I spent the majority of my education at approved private schools for students with autism. I am here to tell you that my teachers loved me, but I was continually taught the same things for the entire time I was there. I am talking almost 16 years of repetition!
I wish my teachers could see me now! I wonder how they would react. I wonder if it would make them change their way of teaching. I survived those years by retreating into daydreams in my mind. It was the most depressing time in my life. Just one good thing happened during that time. I began learning how to teach myself! Today all of what I know I taught myself by being on the computer and listening intently to everything going on around me. I don’t think my teachers had any idea of my intelligence. Frequently I would have meltdowns in class. One day I was taken down to the behavior support room where I was held down by large men who gave me bruises in the shape of their handprints on my thighs. That was their idea of behavior support. Yes, autism can be hard to control sometimes, but I don’t believe being abused is the solution!
I can’t describe how demoralizing those years were. I don’t blame my parents or even my teachers, frankly. They were just doing their best with the incorrect information they had about me at the time.
How can we help nonspeakers in school today? One obvious answer is to presume competence. Teach them age-appropriate material. Each nonspeaker may not appear to be listening or learning, but trust me, they are. Read them age-appropriate books. Autistics can listen even if they are wandering around and talking over top of you. It is a coping skill they have learned that enables them to listen better!
The next thing is to allow letterboards in schools. There is a bias that the CRP is influencing the speller, so many schools don’t allow them. I am most definitely NOT influenced by my CRP. They are there for encouragement as well as regulation. They never tell me what to say. One of my friends goes to a very progressive school in Philadelphia where he is encouraged to use his letterboard. He is one of their top students who recently won their presidential award. I applaud the courage of his teachers and school to allow him the opportunity.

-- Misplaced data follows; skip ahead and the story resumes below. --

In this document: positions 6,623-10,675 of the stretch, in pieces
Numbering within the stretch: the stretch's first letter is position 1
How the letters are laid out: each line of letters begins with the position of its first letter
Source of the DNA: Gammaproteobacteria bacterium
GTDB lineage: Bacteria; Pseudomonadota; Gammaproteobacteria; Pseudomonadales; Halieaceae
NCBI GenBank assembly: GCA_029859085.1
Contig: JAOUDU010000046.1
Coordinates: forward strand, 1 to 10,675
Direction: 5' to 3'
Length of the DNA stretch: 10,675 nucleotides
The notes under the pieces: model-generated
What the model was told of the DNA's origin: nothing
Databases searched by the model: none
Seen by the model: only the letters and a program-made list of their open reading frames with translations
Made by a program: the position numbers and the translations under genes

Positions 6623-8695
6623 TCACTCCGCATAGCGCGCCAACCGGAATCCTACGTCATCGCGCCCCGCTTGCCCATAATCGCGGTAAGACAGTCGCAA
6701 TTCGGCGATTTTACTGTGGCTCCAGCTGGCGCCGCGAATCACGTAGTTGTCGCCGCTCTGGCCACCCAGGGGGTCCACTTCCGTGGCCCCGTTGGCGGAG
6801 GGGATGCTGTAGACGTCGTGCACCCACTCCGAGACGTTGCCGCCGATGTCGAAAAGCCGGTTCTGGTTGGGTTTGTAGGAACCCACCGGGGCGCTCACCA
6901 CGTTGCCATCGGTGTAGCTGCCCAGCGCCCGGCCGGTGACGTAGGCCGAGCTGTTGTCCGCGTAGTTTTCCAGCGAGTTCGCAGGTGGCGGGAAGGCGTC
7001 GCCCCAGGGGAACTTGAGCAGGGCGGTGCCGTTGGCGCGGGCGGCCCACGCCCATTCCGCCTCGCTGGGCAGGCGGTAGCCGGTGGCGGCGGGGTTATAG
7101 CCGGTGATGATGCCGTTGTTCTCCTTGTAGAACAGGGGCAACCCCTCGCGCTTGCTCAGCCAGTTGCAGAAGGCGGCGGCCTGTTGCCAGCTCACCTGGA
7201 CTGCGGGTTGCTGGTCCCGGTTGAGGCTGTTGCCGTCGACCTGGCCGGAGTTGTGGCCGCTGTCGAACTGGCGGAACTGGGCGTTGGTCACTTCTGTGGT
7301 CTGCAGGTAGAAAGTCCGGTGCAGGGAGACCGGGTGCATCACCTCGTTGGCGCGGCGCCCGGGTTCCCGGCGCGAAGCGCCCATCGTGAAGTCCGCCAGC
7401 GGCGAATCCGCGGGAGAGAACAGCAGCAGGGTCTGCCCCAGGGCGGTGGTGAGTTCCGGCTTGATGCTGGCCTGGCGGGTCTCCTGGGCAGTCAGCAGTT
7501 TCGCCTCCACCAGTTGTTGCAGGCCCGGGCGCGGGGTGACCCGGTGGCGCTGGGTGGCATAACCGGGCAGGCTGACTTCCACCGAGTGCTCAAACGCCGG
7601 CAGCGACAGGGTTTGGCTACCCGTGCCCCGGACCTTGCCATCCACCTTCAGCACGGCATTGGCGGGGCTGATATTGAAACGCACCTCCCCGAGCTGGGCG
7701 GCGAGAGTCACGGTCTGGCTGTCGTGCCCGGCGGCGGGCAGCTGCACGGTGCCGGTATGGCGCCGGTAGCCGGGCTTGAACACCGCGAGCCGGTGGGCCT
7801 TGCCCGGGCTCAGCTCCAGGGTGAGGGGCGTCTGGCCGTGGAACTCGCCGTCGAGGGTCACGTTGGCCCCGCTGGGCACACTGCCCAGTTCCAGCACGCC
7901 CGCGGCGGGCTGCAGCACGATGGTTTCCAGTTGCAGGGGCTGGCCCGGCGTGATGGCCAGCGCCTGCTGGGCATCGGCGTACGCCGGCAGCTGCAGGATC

The last thing I would suggest is to have the schools learn about apraxia and how it affects us in every possible way. They need to see the role it plays in our struggles. Every apraxic nonspeaker I know will tell you it is their number one issue, and with the right support, it can be conquered. Then, students going forward may actually learn something in school!
Imagine the possibilities!
If your school wants to learn more about nonspeaking people, get in touch with I-ASC’s Spellers & Allies Advocacy Network about presenting in your school or to your staff. We would love the opportunity! Contact us at firstname.lastname@example.org
Gregory Tino is a nonspeaking autistic who has been spelling on a letterboard to communicate since 2017. He is a member of Spellers & Allies Advocacy Network and SEEN (Spellers Empowering Education For Nonspeakers) where he is an advocate for other nonspeakers, presents at conferences, and his goal is to educate people on the incredible capabilities of people with autism. He has written two books, The Land Called Boring and The Autistic Mind Finally Speaks and a third is in the works. He also has written the narrative for multiple videos on his YouTube channel which is entitled Gregory C Tino. In his free time he enjoys writing for his blog The Autistic Mind Finally Speaks on WordPress, spending time with family, and riding his bike.